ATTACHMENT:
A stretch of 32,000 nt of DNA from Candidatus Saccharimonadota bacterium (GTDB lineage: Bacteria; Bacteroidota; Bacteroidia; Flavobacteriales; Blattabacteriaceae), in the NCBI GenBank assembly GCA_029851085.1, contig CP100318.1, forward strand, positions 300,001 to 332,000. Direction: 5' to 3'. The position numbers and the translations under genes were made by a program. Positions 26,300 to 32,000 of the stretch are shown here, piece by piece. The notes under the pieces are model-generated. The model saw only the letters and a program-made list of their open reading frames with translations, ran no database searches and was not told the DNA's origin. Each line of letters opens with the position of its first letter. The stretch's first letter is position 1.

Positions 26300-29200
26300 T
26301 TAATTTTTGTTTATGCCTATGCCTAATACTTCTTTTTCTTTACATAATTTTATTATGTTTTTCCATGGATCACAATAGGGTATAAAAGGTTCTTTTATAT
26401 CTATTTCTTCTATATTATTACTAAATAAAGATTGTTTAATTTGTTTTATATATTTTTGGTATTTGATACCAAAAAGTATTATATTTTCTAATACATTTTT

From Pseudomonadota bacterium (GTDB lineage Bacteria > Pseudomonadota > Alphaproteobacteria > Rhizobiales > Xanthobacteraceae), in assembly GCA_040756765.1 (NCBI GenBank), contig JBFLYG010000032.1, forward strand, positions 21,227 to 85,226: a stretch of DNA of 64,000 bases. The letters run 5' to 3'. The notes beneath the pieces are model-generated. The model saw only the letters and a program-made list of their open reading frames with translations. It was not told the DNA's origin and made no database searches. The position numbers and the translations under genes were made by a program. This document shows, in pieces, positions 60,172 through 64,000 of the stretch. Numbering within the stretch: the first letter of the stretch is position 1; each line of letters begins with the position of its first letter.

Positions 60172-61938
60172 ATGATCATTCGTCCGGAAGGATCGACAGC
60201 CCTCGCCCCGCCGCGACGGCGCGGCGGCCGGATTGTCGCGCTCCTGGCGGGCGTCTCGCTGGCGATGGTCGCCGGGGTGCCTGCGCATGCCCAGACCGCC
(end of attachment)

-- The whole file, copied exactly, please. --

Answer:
A stretch of 32,000 nt of DNA from Candidatus Saccharimonadota bacterium (GTDB lineage: Bacteria; Bacteroidota; Bacteroidia; Flavobacteriales; Blattabacteriaceae), in the NCBI GenBank assembly GCA_029851085.1, contig CP100318.1, forward strand, positions 300,001 to 332,000. Direction: 5' to 3'. The position numbers and the translations under genes were made by a program. Positions 26,300 to 32,000 of the stretch are shown here, piece by piece. The notes under the pieces are model-generated. The model saw only the letters and a program-made list of their open reading frames with translations, ran no database searches and was not told the DNA's origin. Each line of letters opens with the position of its first letter. The stretch's first letter is position 1.

Positions 26300-29200
26300 T
26301 TAATTTTTGTTTATGCCTATGCCTAATACTTCTTTTTCTTTACATAATTTTATTATGTTTTTCCATGGATCACAATAGGGTATAAAAGGTTCTTTTATAT
26401 CTATTTCTTCTATATTATTACTAAATAAAGATTGTTTAATTTGTTTTATATATTTTTGGTATTTGATACCAAAAAGTATTATATTTTCTAATACATTTTT

From Pseudomonadota bacterium (GTDB lineage Bacteria > Pseudomonadota > Alphaproteobacteria > Rhizobiales > Xanthobacteraceae), in assembly GCA_040756765.1 (NCBI GenBank), contig JBFLYG010000032.1, forward strand, positions 21,227 to 85,226: a stretch of DNA of 64,000 bases. The letters run 5' to 3'. The notes beneath the pieces are model-generated. The model saw only the letters and a program-made list of their open reading frames with translations. It was not told the DNA's origin and made no database searches. The position numbers and the translations under genes were made by a program. This document shows, in pieces, positions 60,172 through 64,000 of the stretch. Numbering within the stretch: the first letter of the stretch is position 1; each line of letters begins with the position of its first letter.

Positions 60172-61938
60172 ATGATCATTCGTCCGGAAGGATCGACAGC
60201 CCTCGCCCCGCCGCGACGGCGCGGCGGCCGGATTGTCGCGCTCCTGGCGGGCGTCTCGCTGGCGATGGTCGCCGGGGTGCCTGCGCATGCCCAGACCGCC